It is the first day of December. It is the first day of Summer here in the Southern Hemisphere, but it may the first day of Winter where you are.
It is the first day of Reverb13.
How do you feel, on this first day, in your mind? In your body? In your heart? In your soul?
It is the first day of Advent. It is the first day of the year, and it is the first time that I have begun my year here.
This is how things look on the first day:
I am nervous. I have left the safe and familiar and am starting something new. I am tolerably confident that I can make a good job of this, but it is intimidating. At the same time, my mind is singing at an immense compliment that was paid me this morning. I’m also nervous about my solo this evening, or, rather, conscious of the fact that I will be nervous, when I get there.
I am tired. Sleepy. If I were to get into bed, I would fall asleep. My feet, too: I’m aware of having walked, yesterday. I’m pleasantly full, of Spanish cabbage soup, and sour cream and onion flavour Pringles. There is a blister on my left little toe, which is a little bit sore when I wiggle it. I’ve had my hair cut, and the back of my neck feels very exposed. It’s a bit chilly generally, actually, but I will be going out in half an hour. The sun is going down behind the houses opposite, and there is a streak of flame running between two layer of thick purple clouds. But I’m feeling well: at the moment, my body is working pretty well and I’m pleased with it.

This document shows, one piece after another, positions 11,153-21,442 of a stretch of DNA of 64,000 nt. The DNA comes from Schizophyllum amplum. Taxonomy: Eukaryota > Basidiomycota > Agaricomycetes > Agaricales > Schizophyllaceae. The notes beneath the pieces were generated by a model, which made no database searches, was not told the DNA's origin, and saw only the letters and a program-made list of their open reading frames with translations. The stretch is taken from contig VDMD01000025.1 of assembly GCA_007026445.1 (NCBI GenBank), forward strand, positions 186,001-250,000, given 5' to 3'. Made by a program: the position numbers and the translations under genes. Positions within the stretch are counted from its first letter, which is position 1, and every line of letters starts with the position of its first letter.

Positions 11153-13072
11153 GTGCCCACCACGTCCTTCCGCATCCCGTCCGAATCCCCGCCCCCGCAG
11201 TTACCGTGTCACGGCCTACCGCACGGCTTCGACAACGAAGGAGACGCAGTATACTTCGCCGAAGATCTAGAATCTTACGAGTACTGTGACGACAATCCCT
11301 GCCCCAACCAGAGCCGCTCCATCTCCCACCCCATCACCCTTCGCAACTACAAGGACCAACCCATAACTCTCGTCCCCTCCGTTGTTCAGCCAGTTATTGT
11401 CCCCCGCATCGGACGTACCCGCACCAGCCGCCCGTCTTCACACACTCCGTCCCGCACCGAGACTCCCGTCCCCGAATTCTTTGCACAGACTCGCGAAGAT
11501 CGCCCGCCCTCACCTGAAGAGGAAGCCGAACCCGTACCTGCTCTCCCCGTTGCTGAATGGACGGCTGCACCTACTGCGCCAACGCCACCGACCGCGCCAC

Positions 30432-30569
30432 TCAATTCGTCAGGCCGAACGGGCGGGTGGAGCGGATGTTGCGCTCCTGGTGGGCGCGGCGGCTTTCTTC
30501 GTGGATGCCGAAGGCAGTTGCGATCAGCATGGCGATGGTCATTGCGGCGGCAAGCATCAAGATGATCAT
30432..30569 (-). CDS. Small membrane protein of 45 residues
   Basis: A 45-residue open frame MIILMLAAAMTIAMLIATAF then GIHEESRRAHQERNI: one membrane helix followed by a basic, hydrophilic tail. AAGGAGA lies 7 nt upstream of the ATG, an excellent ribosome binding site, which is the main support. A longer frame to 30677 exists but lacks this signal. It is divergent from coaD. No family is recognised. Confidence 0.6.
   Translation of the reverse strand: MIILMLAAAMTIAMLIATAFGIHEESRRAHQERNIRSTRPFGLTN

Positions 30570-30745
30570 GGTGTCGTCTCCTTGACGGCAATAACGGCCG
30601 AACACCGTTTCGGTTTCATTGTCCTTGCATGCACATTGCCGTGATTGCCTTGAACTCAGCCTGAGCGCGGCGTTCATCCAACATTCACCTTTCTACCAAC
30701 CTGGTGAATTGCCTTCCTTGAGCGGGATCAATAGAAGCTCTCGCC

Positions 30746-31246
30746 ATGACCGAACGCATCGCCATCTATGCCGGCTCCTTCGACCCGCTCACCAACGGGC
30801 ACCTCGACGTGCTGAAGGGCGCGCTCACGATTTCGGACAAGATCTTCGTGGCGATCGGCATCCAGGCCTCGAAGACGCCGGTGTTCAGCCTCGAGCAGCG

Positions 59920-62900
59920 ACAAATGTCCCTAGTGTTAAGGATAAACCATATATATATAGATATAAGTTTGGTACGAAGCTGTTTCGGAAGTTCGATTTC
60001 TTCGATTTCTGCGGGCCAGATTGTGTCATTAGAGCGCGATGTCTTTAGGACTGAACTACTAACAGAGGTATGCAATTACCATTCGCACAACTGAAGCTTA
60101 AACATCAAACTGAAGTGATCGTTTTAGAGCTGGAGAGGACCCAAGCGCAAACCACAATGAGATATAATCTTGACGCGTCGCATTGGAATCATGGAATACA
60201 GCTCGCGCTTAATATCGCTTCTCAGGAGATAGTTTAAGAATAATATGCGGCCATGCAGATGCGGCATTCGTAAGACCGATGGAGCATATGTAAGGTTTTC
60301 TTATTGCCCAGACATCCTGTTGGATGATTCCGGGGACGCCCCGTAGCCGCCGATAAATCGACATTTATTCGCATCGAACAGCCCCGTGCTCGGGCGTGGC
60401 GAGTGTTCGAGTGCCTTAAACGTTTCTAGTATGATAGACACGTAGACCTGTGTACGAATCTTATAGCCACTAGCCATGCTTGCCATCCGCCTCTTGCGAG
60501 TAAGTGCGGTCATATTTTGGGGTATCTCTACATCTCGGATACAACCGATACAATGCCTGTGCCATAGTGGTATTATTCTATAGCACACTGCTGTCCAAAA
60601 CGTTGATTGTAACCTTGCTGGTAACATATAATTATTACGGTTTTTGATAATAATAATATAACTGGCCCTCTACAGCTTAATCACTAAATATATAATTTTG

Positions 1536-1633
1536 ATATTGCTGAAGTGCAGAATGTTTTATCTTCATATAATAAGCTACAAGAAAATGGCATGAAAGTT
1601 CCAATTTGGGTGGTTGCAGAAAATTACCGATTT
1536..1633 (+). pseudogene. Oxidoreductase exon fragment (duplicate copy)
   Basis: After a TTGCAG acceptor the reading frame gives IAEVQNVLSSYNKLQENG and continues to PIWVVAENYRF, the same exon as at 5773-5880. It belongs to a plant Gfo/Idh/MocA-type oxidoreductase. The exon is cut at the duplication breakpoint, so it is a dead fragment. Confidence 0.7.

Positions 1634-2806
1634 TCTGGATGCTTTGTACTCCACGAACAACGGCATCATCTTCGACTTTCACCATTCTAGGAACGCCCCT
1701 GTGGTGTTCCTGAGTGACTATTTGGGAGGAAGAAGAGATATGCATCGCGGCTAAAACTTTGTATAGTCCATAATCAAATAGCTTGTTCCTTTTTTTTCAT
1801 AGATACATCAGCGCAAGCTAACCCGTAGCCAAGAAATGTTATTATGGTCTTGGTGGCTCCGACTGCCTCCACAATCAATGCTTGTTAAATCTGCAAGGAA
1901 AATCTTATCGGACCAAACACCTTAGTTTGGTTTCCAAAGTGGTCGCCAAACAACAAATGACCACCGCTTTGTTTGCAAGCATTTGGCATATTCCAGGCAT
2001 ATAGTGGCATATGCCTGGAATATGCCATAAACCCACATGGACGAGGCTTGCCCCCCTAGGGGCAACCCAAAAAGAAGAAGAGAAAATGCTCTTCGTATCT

My heart is a little apprehensive, too. It takes me (or so I believe) a long time to make friends. I know that I am going to miss my old colleagues. I fear that I will lose touch with them, and also that it will take me as long to get to make friends with the new ones as it did with the old. Both of these fears are unfounded, I think. I am not the same person I was when I joined the organisation; also, half the office seems to be trying to meet up with me for lunch. I am missing my husband, who is nearly a hundred miles away. My heart is trying to love everybody, which is wonderful, but sometimes tiring and sometimes painful.
And in the middle of all of this, my soul is remarkably calm. Ready. Expectant. Aware of progress having happened, and being about to happen, and at the same time accepting itself as is. We had this hymn this morning. The last verse still makes me cry.